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OUI (DUI on a Boat) Increases During Summer in Arizona

During the summer months in Arizona, a greater number of people head to the popular lakes and waterways for boating and other recreational activities. Boat operators should be aware that operating boats while they are impaired by alcohol is illegal in Arizona. If boat operators operate their boats while they are drinking, they may face criminal charges and potential penalties. So the main question is: can you get a DUI on a boat? Yes.

What are the Laws in Arizona about Consuming Alcohol while Boating?

In Arizona, operating a motorized watercraft on the lakes and waterways of the state while you are under the influence of alcohol is illegal under A.R.S. 5-395 – Operating Under the Influence. According to the law, you may be charged with an OUI offense if you have a blood alcohol concentration of 0.08% or higher, which is the same standard for a DUI in a vehicle. However, the law also allows an OUI charge if you are impaired to the slightest degree when you are operating a boat. This means that it is possible for you to be charged with an OUI if you have any measurable amount of alcohol in your bloodstream and have been observed boating in an erratic manner.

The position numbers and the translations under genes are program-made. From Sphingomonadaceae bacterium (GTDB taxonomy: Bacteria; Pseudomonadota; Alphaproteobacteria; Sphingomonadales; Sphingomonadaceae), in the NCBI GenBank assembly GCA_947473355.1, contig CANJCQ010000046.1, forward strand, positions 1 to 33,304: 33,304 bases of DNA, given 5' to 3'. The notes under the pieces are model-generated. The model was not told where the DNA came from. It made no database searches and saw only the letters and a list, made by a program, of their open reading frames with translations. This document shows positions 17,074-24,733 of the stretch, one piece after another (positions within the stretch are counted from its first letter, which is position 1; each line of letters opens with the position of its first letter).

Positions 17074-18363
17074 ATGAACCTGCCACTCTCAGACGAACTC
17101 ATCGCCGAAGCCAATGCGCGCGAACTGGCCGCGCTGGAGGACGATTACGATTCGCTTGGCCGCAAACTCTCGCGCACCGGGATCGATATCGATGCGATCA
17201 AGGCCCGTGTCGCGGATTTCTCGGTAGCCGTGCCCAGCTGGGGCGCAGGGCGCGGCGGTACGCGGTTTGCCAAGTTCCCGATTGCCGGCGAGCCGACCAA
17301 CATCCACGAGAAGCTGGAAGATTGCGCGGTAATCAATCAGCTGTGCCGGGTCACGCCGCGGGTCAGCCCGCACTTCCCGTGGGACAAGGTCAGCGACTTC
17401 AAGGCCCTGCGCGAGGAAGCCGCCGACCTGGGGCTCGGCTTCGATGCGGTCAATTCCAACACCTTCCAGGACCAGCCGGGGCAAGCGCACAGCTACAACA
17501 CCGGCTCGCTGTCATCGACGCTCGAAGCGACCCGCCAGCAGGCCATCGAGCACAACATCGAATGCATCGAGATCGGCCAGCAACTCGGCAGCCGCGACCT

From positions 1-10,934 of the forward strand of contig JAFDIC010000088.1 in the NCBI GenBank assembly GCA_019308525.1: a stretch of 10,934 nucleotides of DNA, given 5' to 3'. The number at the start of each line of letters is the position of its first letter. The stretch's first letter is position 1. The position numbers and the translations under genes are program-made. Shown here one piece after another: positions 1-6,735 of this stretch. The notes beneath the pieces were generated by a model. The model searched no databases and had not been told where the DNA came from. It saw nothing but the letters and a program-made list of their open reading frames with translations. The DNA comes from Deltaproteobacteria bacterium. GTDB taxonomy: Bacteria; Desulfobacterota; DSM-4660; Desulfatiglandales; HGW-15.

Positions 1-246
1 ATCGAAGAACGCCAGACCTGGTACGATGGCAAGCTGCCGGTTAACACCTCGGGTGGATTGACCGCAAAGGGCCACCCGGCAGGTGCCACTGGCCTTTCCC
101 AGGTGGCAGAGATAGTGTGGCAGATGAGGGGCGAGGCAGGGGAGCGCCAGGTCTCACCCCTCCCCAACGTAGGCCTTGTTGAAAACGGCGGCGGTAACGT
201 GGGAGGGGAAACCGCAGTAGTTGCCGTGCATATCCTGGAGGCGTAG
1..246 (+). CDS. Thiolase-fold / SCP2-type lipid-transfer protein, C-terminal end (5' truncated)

During the summer months, many people head to the lakes and other waterways to hike, swim, fish, and boating. Because of the large number of people in and on the lakes, law enforcement agencies work together with officers from the Arizona Game and Fish Department to patrol the waterways and to detect boat operators who are operating their boats while drinking. Boat operators who are suspected of operating their boats while they are impaired by alcohol may be stopped and charged with OUI offenses.

Watch this video of David Cantor explaining what is an OUI in Arizona:

Boat Accident Statistics

According to the U.S. Coast Guard Auxiliary Office, 4,291 boat accidents occurred in 2017 in the U.S., injuring 2,629 people and killing 658. In Arizona, there were 123 boating accidents during that year that resulted in 77 injuries and 13 fatalities. The Coast Guard reports that alcohol use was a leading cause of fatal boating accidents in a majority of the cases. The top five leading contributing factors to fatal boating accidents include the following:

  • Inattentiveness